After my brew and a sandwich I hit the A93 to start my mostly downhill roll home. Progress was good and I started to see the first glimmers of light on the eastern horizon ahead of me.

Light at the end of the tunnel
Was it just the glare from the Loch Kinord Hotel?

Just as it looked like I would enjoy blazing skies on my final stretch, I rode straight into a wall of fog to put me back into the gloom for the next 20 miles or so. Not too big a deal as I was just happy to be out on the bike for a long ride. The roads started to get busier as I reached Banchory but I stuck with it to keep my average speed up.

Comfort break before Banchory
Misty Drumoak

As I got near home, I threw in a cheeky extra loop to add on a few km, just in case I would be needing them to get me over the line for the Festive 500. It left me needing a couple of extended commutes on New Year’s Eve to get me over the line.

Chilly Milltimber

BAM 2018 – November

Down to the wire for another month, I headed out just before 10 and stocked up on food in the Co-Op for a luxurious Friday night out. I’d decided to knock off a couple of VeloViewer Explorer squares out past Echt that had been bugging me and was going to find a spot for my hammock in Midmar Forest to kill two birds with one stone. I’d loaded up the Amazon and stuck on some chunky tyres for the offroad bits, but was taking the direct tarmac route out there. I arrived at my turn off without any drama, thanks to the quiet roads.

Offroad into the forest

I needed to climb up into the trees and then get far enough along the main track to have acquired the grid square I was after. The gradient never got too steep for my gearing as I made my way up, scanning the track side for decent hammock hanging areas. There were loads of possibilities so I carried on to my turn around point, before making a u-turn and rolling back down to get myself set up for the night. It was pretty late by now, so I didn’t take too long to ponder it and settled on a clearing slightly away from the path that was in a dip to give some shelter from the wind.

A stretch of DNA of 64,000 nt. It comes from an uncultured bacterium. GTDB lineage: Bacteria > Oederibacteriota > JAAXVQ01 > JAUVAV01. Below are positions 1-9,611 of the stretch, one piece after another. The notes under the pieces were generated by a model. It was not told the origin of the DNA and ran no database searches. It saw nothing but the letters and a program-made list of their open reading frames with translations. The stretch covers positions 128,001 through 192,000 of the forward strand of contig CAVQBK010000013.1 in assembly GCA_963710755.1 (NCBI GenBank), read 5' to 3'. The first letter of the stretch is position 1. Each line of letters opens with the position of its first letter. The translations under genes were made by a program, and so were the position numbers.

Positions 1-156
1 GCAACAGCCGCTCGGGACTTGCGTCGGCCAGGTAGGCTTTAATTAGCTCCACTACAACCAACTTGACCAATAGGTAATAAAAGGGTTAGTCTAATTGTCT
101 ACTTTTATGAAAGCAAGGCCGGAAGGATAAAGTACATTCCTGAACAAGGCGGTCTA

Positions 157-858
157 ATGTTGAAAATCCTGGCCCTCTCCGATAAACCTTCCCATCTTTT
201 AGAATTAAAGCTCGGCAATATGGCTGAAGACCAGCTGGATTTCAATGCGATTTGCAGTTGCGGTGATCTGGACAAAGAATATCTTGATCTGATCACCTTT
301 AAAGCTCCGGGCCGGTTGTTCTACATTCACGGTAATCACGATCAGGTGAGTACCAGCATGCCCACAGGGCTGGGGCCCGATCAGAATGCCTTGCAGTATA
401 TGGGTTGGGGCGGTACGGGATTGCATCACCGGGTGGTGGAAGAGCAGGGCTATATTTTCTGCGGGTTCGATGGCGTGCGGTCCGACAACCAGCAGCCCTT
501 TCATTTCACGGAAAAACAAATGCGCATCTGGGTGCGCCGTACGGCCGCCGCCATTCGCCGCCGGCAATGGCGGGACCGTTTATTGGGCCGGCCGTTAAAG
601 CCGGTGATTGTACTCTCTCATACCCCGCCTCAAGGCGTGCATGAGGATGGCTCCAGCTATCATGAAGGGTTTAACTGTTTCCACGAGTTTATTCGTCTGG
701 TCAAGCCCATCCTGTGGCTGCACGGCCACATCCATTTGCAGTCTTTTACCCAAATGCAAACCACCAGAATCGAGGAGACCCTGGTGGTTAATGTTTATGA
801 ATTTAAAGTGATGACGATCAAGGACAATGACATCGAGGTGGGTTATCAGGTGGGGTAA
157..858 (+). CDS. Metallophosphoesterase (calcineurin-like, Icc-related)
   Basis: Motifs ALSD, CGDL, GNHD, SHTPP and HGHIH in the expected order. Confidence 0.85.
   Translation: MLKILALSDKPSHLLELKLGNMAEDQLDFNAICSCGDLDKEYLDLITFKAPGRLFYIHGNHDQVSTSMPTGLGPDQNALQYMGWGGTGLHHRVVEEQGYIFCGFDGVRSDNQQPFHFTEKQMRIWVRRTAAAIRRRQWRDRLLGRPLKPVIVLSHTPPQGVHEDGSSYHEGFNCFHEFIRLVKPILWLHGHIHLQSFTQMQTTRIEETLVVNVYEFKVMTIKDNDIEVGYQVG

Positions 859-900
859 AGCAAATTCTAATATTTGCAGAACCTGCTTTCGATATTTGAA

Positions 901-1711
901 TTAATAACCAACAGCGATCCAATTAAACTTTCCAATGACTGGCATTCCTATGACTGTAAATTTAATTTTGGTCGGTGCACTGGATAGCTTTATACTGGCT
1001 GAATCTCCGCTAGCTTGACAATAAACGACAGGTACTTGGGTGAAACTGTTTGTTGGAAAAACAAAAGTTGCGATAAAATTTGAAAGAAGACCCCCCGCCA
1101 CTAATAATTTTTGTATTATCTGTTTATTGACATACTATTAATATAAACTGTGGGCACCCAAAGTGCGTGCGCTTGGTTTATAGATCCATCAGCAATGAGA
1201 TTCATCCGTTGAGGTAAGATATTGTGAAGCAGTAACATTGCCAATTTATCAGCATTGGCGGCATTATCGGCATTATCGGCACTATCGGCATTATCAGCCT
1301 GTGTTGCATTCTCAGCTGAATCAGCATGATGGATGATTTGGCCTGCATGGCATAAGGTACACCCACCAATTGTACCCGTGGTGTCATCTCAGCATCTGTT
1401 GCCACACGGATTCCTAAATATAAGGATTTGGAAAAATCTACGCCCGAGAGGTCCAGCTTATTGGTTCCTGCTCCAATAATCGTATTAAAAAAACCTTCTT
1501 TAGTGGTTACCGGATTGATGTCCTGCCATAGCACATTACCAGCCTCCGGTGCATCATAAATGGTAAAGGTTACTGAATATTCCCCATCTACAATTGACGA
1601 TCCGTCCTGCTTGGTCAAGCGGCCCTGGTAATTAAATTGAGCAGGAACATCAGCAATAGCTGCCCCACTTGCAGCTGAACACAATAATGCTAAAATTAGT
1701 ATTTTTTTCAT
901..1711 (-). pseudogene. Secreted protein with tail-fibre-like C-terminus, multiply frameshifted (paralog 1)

Leaves lying over what was almost, but not quite mud – ideal hammock terrain

In my never-ending quest for a lightweight way of insulating the underside of the hammock, I was trying out some reflective foil bubble wrap normally used for building purposes that I had rolled up between the hammock layers when packing. No need for a tarp , judging by the forecast, so was still on only one bivy requiring a tarp for the entire year!

Shady side of the hill in the morning.

The thermal wrap idea was mostly successful, but the lack of flexibility was noticeable and I could still feel a bit of the cold through the hammock material. One day I might actually get round to purchasing an underquilt. Dawn came and I eventually roused myself to drink some tea and get packed up.

Ready to head home

I was going to ride all the way through the forest to the far end, as I’d never been the whole way before. The paths stayed good for the most part, except for a sticky patch in the middle.

Fast track through Midmar Forest
Just the one muddy stretch

Eventually, I reached the far end of the forest and was on tracks familiar from running and cycling up the Hill of Fare. I took my usual exit route, popping out on the Echt road, before turning off onto quiet back roads to take me home. All done in time for the kids’ swimming lessons!

Emerging from Midmar Forest
Some floody fun by Drum Castle